unnecessary wait. What a joke, and what a testimony for the reality of
      all what happens on this crossing. Pure harassment, unless you can
      afford to pay that fee. It's engraved in my memory, the time when we
      used to be stripped searched as young as I could remember. These days,
      you are not stripped searched unless you are on some really bad l ist
      like some good people I know. Strip searching is simply for
      harassment, as the high tech equipment they use can detect everything.
      I remember when our shoes were taken away for security reasons and
      later dumped from a window in a heap that became a mix of people and
      shoes in seconds. I always stayed away, risking loosing my shoes until
      everyone left. I would pick up my shoes with tears shed for my
      people's humiliation. I remember only a few years back, when a soldier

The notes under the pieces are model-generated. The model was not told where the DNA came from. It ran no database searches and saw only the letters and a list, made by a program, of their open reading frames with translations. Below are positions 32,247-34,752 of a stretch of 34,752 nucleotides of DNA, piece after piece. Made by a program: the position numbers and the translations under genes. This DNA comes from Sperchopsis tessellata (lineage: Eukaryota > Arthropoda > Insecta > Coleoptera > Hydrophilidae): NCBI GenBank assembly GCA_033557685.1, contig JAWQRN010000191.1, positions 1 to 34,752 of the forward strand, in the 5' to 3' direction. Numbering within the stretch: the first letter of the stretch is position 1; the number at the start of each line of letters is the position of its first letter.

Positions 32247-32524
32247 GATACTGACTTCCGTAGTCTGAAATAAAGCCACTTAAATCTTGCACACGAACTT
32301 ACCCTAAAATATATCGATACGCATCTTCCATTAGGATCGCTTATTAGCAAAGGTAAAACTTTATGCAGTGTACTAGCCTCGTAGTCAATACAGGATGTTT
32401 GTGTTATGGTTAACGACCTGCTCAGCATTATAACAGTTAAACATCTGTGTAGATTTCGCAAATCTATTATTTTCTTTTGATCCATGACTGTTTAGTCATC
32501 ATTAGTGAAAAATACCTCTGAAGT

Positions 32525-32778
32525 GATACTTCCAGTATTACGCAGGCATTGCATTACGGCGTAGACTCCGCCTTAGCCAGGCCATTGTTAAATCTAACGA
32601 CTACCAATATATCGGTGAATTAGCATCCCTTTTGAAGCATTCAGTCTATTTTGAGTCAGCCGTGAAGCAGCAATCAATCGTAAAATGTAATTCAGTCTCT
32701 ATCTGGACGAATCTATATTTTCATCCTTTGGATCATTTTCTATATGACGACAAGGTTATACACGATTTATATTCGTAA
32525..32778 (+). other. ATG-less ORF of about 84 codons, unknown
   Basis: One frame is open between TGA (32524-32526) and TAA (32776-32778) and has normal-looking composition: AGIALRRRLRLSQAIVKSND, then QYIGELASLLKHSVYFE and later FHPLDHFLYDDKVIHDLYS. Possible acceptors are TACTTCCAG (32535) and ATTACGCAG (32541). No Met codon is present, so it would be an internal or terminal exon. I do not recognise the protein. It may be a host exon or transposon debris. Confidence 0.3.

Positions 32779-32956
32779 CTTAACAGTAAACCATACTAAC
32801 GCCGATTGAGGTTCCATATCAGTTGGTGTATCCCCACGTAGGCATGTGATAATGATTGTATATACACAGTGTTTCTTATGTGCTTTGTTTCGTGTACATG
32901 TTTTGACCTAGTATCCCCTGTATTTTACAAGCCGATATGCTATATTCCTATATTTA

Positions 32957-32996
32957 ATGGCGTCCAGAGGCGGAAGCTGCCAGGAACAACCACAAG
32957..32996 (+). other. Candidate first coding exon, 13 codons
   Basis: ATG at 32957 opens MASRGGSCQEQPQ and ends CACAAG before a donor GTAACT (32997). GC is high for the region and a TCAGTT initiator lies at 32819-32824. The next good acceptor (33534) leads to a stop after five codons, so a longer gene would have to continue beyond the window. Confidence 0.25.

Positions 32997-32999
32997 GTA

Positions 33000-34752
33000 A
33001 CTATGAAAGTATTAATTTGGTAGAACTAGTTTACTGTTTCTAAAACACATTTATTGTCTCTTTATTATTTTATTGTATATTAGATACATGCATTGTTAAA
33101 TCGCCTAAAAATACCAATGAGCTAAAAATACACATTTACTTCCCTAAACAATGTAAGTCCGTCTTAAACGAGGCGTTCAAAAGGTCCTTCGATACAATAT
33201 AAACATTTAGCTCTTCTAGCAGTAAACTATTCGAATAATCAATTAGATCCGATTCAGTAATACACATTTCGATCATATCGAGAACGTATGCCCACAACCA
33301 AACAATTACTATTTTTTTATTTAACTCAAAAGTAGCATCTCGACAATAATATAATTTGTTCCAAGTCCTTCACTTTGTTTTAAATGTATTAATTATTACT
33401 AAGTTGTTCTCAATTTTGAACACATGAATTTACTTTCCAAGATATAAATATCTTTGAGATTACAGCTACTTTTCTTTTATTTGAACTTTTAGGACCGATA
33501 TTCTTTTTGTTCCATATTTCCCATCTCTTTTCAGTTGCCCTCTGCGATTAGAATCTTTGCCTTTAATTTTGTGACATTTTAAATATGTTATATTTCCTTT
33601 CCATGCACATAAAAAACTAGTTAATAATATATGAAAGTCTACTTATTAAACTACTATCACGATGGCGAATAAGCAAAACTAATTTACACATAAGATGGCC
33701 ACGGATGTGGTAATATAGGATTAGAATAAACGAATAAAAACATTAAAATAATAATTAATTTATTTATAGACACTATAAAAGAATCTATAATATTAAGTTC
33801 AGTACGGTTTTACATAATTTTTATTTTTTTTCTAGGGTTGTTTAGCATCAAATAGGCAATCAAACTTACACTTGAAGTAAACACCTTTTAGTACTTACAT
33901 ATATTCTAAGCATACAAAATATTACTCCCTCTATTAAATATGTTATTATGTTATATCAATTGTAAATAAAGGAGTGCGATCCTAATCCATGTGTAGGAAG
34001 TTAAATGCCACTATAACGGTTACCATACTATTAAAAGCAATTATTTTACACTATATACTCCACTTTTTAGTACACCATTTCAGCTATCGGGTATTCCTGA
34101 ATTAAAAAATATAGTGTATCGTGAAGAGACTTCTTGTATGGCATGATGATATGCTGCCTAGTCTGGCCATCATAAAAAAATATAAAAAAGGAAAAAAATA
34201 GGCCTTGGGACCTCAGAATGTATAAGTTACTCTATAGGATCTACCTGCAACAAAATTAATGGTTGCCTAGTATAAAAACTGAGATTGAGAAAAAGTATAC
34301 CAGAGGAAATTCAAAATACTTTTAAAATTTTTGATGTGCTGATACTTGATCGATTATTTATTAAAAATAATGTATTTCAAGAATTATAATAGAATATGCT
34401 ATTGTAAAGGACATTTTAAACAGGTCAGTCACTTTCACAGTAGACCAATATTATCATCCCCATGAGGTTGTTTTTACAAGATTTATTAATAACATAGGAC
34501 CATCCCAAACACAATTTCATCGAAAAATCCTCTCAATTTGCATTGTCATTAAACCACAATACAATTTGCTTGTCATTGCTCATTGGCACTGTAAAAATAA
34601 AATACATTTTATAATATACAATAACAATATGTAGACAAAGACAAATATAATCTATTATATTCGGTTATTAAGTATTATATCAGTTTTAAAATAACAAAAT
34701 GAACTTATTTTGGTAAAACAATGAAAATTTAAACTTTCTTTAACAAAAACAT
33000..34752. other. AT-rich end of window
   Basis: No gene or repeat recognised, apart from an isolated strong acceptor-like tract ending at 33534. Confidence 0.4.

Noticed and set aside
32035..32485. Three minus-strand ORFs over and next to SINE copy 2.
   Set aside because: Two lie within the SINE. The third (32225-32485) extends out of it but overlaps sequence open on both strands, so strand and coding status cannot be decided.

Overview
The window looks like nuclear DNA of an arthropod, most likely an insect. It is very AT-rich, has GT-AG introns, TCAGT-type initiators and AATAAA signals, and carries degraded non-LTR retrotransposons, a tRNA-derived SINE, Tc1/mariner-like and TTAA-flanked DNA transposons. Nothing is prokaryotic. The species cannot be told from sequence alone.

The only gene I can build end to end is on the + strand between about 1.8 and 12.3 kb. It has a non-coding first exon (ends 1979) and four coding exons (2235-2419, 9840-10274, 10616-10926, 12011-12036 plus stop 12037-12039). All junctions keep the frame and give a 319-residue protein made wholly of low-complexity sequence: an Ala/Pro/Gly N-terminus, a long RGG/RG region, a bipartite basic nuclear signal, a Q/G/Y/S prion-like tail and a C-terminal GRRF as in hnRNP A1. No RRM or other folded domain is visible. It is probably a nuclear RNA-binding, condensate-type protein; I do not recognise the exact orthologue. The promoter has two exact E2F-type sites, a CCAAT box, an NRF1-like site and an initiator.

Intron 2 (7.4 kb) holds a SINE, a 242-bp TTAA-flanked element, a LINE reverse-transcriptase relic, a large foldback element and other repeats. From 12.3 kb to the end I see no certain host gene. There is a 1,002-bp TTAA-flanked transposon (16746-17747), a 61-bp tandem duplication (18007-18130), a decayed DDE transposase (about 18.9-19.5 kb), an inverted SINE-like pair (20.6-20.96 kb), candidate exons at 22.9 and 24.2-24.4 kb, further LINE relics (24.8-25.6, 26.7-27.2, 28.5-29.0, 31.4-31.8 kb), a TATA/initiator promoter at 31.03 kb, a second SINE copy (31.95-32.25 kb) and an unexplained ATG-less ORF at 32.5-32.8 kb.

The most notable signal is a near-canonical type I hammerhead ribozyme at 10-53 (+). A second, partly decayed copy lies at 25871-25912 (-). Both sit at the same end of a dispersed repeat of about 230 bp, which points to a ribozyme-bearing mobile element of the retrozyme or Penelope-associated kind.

would dump your suitcase in a plastic bin and go through every piece
      of clothes in it with his or her hands. Yes it took hours and hours.
      Now you still wait and wait and wonder what are you waiting for?

      Oslo did give us something, cleaner, air-conditioned rooms where the
      same policies of discrimination, harassment and humiliation are still
      carried out, and more sophisticated machines to pick through our
      pockets. Speaking of sophisticated machines, I almost forgot our
      welcome of a few days ago. As you enter the building where it all
      happens, I went through a new machine with a voice that yells at you
      to stop while you are locked from both ends and strong puffs of air
      are shot at you. I was terrified. As I was commanded by the machine to
      exit, I looked back and saw multiple pictures of myself looking
      hysteric with my hair flying around. At that moment I understood why
      the soldier in front of me was looking up at the screen smiling. Is
      this a joke I wondered? I can't imagine how an old person, a child or
      someone with a heart condition would react to this contraption that
      entertained a bored soldier.